Pump Bearing-Scraping help
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  1. #1
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    Default Pump Bearing-Scraping help

    Hello all,

    Iíve been a long time reader and finally decided to take the plunge and post.

    Some background on me, I began my career as a machinist (manual and basic CNC) and spent 5 years in the trade....barely scratched the surface?!?? I then had the opportunity to apprentice as a millwright, and have been doing that ever since (16 years give or take).

    Iíve encountered an issue scraping a babbit bearing on a horizontal split pump. These pumps date back to the early 1950s, the impeller Diameter is 48Ē pumping roughly 26 million imperial gallons per day.

    Shaft size at the bearings is 6.5Ē (+/-). The bearing housings are not cast as part of the pump housing, they are doweled and bolted in place. Iíve verified their location and all seems good. For thrust, the outboard bearing is designed with 3 collars, spread out axially roughly every 3Ē over the bearing area. The bearing has babbit cast to accommodate these collars, collars and groove are roughly .375Ē larger than the shaft diameter. Total thrust clearance according to the pump manual is .025Ē.

    Post machining I verified the babbit dimensions and all was within spec, engineers on this are hoping to achieve somewhere in the neighbourhood of a .004Ē oil wedge.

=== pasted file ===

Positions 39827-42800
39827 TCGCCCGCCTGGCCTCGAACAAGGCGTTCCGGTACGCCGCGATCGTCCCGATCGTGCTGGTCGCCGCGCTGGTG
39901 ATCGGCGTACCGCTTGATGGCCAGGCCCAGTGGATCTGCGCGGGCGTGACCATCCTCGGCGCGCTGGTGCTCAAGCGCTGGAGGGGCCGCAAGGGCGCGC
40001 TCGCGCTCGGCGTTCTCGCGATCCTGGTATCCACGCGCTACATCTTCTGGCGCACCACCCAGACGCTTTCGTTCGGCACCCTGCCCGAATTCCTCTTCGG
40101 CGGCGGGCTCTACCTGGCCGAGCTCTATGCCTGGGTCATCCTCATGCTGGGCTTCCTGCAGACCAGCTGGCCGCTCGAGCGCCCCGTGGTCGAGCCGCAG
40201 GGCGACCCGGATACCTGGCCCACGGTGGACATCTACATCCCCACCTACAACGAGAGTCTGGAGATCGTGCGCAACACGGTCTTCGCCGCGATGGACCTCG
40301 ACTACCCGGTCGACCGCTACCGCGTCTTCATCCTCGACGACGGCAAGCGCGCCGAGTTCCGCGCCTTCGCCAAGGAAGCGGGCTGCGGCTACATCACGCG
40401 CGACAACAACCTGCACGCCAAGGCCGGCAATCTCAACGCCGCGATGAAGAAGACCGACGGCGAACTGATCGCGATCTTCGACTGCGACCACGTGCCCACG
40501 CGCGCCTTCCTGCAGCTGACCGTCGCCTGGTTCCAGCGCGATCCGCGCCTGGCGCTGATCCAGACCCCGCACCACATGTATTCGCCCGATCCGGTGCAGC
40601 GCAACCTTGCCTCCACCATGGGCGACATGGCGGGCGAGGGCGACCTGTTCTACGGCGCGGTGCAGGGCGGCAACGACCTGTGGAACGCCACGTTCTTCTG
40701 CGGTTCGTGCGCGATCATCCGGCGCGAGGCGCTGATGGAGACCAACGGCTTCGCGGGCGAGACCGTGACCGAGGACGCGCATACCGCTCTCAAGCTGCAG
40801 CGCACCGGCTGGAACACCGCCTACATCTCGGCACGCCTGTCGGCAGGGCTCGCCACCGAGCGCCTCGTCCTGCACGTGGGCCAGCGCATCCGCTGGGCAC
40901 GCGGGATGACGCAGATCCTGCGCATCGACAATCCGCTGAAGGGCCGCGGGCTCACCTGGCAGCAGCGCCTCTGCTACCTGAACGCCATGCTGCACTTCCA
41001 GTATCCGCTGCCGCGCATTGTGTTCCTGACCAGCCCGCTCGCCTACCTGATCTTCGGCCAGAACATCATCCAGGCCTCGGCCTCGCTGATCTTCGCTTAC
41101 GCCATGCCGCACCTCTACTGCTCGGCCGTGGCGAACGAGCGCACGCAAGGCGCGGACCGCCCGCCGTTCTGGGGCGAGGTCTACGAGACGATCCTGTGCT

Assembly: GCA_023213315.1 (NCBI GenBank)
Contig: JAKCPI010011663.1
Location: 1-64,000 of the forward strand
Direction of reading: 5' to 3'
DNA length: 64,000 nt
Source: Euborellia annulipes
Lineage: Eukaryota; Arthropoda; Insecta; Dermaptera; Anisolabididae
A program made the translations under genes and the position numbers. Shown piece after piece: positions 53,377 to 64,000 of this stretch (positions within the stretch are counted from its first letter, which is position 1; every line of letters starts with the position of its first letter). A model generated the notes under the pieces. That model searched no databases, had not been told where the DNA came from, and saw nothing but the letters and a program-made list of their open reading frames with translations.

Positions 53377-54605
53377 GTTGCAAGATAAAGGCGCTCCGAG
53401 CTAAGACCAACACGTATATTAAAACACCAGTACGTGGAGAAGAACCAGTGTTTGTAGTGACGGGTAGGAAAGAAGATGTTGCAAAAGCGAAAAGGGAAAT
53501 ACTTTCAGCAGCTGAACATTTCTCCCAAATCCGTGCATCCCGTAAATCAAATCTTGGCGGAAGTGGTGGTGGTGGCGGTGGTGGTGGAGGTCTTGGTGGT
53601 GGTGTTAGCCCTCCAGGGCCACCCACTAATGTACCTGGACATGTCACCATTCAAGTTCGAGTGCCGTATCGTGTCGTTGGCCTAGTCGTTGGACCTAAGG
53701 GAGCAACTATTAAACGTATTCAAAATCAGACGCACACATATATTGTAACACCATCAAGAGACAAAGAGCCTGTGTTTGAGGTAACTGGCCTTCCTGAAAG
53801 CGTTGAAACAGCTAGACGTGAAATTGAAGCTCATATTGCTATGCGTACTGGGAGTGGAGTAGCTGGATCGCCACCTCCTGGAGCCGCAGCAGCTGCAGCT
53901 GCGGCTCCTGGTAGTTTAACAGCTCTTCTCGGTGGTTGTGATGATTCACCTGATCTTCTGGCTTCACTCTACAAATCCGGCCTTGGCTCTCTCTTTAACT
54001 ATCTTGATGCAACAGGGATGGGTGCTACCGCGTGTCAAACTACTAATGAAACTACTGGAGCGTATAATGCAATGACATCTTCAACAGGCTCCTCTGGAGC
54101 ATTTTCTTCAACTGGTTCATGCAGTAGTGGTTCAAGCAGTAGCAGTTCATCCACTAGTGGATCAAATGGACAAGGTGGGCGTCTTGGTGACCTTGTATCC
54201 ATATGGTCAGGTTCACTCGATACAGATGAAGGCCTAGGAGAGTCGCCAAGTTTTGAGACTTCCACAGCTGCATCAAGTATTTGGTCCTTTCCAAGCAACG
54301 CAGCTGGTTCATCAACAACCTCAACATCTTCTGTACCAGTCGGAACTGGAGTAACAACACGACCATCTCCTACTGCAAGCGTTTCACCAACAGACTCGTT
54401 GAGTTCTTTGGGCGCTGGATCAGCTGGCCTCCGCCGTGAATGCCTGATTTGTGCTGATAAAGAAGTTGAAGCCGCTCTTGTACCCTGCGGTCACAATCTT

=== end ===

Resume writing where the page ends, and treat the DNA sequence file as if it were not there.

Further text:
Although the bearing housing is split horizontally (ďstandardĒ), the bearing itself is fit into the housing with the split in the vertical position. This is where Iíve encountered issues, rolling the bearing in and out while bluing yields many false bluing readings (smears).

    My process-

    -Lightly blue shaft
    -use hydraulic jack to lift shaft
    -roll in one bearing half (naturally it settles at the bottom half of the housing)
    -drop second bearing half onto first half (ensure locating dowels for bearings halves are ďengagedĒ)
    -roll entire assembly into place so that bearing split is in vertical position
    -release hyd jacks (lower shaft)
    -rotate shaft repeatedly
    -raise shaft using jacks
    -rotate bearings in housing until split is horizontal
    -remove first half
    -remove second half

    When looking at the blue transfer the bearing has smear marks along much of this surface area. I say smear marks because they arenít high spots as would be expected.

    My idea to solve this was was to remove the shaft/impeller from the housing (using crane) and chain falls to ensure assembly lifts slowly and level. Once removed, blue shaft, install bearings halves with split vertical. Use long hose clamps to keep bearing halves on shaft (apply just enough pressure to keep halves together). Reinstall shaft/impeller in housing, and release hose clamp. Rotate shaft for blue transfer, reinstall hose clamps, and pull shaft/impeller assembly.